Business leaders spend countless time, money, and energy searching for the secret ingredient of high-performing teams. Conventional wisdom suggests the best teams are those with the smartest, most talented individuals. However, that’s not the case.
Google spent two years studying high-performing teams. Project Aristotle, as it was called, produced findings that challenged the prevailing view of team performance. That begs the question, “what does make for a high performing team?”
What they found suggests a top ingredient for high-performing teams is psychological safety, an individual’s belief that taking a risk won’t lead to punishment. In teams with high psychological safety, members are comfortable trying something new, asking questions, or admitting mistakes, all without the fear of embarrassment or chastisement.
Another key component is meaning, which can be encouraged through positive feedback and public gratitude. Research by Marcial Losada and Emily Heaphy supports this notion, pointing to a special mix of positive to negative emotions in the workplace called the Losada Ratio, aka the Positivity Ratio. The concept of a “Positivity Ratio” comes from the field of positive psychology, the study of human flourishing in all aspects of life. But how can a team use the Positivity Ratio to improve their performance?
Broaden and build
You might say Barbara Fredrickson is in love with feeling good. In fact, she is so passionate about positive emotions that she’s dedicated decades of her career to studying them. The results of her research are nothing short of life-changing. Fredrickson has shown that positive emotions do more than just feel good; they also help us broaden and build our mental and physical abilities.
Let’s begin, though, with negative emotions. It’s important to note that every human, and therefore every employee, experiences negative emotions. And the truth is, that’s not such a bad thing!
From a purely evolutionary perspective, negative emotions are incredibly important. Imagine walking across the savannah with your caveman pals when you spot a saber toothed tiger bounding toward you. You feel fear. That fear prepares your body for a full-on sprint in the other direction. In this case, your fear kicks in just a touch sooner than your least favorite fellow caveman, Odo.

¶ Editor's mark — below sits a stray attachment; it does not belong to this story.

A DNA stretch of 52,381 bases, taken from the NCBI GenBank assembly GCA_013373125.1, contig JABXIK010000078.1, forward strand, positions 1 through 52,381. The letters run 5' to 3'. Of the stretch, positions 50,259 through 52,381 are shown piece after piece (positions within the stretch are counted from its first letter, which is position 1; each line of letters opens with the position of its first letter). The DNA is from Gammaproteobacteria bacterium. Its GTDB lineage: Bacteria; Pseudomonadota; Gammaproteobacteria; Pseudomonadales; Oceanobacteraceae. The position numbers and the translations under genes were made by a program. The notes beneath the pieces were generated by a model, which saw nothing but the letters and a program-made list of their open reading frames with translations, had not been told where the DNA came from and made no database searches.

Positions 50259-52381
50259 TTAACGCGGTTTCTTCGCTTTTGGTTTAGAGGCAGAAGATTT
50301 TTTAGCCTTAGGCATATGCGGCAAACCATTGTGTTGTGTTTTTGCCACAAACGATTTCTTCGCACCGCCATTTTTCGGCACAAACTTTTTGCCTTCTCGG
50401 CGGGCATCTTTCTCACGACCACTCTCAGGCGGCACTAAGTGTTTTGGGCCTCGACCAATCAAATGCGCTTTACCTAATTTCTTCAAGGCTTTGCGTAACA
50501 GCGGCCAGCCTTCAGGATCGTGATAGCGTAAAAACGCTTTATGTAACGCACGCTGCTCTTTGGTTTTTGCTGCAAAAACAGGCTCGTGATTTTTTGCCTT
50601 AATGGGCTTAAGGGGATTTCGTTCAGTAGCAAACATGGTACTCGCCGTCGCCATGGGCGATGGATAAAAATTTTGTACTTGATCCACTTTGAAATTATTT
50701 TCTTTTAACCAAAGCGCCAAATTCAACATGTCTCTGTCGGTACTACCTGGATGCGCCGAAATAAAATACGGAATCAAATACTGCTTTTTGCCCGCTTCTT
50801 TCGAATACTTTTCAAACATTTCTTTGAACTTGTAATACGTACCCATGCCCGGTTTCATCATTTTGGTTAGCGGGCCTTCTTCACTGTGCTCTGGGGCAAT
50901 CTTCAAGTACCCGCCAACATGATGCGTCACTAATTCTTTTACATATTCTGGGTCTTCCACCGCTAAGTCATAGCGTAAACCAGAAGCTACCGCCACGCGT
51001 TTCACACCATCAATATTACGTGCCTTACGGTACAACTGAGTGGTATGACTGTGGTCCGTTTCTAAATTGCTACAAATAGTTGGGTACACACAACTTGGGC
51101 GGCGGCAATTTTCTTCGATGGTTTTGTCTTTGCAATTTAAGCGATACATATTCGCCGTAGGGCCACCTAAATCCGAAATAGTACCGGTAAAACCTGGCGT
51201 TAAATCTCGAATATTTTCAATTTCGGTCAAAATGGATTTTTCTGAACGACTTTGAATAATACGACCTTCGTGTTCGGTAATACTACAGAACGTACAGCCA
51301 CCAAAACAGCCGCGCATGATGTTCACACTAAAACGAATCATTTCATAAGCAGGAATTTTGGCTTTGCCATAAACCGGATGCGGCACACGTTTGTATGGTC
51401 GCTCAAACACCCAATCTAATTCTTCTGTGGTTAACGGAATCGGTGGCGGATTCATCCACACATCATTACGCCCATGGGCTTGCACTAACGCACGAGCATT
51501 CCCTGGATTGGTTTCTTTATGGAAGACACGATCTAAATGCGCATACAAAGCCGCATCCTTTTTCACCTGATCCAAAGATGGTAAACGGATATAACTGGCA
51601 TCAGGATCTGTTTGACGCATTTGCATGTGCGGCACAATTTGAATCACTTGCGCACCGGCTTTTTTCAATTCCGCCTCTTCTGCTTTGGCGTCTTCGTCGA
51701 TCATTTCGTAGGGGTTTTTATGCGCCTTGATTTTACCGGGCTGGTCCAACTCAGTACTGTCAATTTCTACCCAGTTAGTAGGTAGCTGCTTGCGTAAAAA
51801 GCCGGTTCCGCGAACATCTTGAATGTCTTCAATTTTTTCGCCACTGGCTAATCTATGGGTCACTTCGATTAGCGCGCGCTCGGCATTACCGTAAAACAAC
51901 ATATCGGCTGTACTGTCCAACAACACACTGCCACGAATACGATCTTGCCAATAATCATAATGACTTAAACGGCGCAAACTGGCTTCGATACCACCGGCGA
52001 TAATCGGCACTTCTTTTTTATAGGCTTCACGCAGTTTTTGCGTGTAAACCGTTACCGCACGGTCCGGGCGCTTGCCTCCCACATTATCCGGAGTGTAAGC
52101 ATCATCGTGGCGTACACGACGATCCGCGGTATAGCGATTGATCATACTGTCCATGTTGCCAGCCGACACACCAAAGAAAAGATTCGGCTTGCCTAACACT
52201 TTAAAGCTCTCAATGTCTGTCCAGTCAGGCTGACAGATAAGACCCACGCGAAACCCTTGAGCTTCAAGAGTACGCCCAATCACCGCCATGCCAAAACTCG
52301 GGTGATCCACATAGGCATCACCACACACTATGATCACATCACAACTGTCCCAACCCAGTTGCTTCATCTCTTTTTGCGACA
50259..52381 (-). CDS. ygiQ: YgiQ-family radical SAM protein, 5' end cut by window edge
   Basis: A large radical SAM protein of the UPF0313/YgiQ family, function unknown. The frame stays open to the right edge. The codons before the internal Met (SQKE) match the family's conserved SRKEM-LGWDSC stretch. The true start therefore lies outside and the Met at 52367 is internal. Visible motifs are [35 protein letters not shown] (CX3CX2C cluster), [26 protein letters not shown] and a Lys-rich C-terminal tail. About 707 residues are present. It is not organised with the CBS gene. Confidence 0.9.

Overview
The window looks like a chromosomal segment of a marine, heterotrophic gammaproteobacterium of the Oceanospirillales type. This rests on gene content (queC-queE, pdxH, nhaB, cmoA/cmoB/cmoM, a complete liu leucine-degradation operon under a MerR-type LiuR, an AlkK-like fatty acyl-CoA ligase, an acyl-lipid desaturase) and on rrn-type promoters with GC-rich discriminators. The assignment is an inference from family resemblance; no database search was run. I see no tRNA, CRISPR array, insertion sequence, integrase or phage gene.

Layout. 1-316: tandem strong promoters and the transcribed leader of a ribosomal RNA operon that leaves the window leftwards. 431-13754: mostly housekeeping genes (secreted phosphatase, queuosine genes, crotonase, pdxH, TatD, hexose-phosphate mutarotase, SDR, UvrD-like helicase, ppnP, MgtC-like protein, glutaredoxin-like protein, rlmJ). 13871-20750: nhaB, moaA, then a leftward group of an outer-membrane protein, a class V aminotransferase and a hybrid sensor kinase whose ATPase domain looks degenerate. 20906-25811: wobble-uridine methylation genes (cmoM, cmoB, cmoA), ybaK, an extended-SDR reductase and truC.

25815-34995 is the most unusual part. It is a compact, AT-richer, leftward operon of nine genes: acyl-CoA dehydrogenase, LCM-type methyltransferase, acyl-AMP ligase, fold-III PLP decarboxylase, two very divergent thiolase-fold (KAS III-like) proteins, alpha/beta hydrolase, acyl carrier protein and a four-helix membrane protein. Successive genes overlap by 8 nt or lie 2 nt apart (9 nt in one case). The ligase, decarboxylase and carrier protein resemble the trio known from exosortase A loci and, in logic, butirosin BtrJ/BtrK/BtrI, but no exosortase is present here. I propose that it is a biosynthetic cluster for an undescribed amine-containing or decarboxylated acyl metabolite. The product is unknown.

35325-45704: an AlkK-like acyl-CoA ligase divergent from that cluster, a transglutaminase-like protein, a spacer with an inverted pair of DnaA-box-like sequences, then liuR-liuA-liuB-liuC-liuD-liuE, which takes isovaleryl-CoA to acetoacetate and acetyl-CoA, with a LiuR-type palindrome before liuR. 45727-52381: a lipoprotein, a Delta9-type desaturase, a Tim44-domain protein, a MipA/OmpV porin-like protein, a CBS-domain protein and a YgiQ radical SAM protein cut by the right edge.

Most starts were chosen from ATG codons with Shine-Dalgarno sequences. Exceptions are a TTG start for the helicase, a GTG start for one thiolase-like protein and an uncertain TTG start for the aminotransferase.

You know the saying, “you don’t have to outrun the saber-toothed tiger, you just have to outrun the slowest guy in the pack.” Sorry, Odo. Here, negative emotions produced a positive outcome in the form of survival.
The negative emotion fear saved you. Ever kick yourself into high gear as an important work deadline approached? This kind of stress can give you superhuman spreadsheet writing powers!
What Fredrickson’s research has taught us is that positive emotions also prepare the body and brain, but in different ways. When we experience positive emotions, our ability to think, create, innovate, and produce improves. This results in an enhanced capacity to build skills, promote health, and boost social connection. Feeling good makes us better at creative and prosocial behavior, activities like ideating, cooperating, and sharing.
Finding the positivity ratio
Now that we know positive emotion is, well, a good thing, it begs the question, “how much of a good thing is the right amount?” Thankfully, Fredrickson and Losada studied this, as well!
As mentioned previously, negative emotion serves a purpose, so trying to rid your life of it entirely is a one-way ticket to the cortisol highway of chronic stress. That’s a fancy neuroscientific way of saying it’s impossible.
With that in mind, Fredrickson and Losada posed the question, “what ratio of positive to negative emotional experiences do the happiest people have?”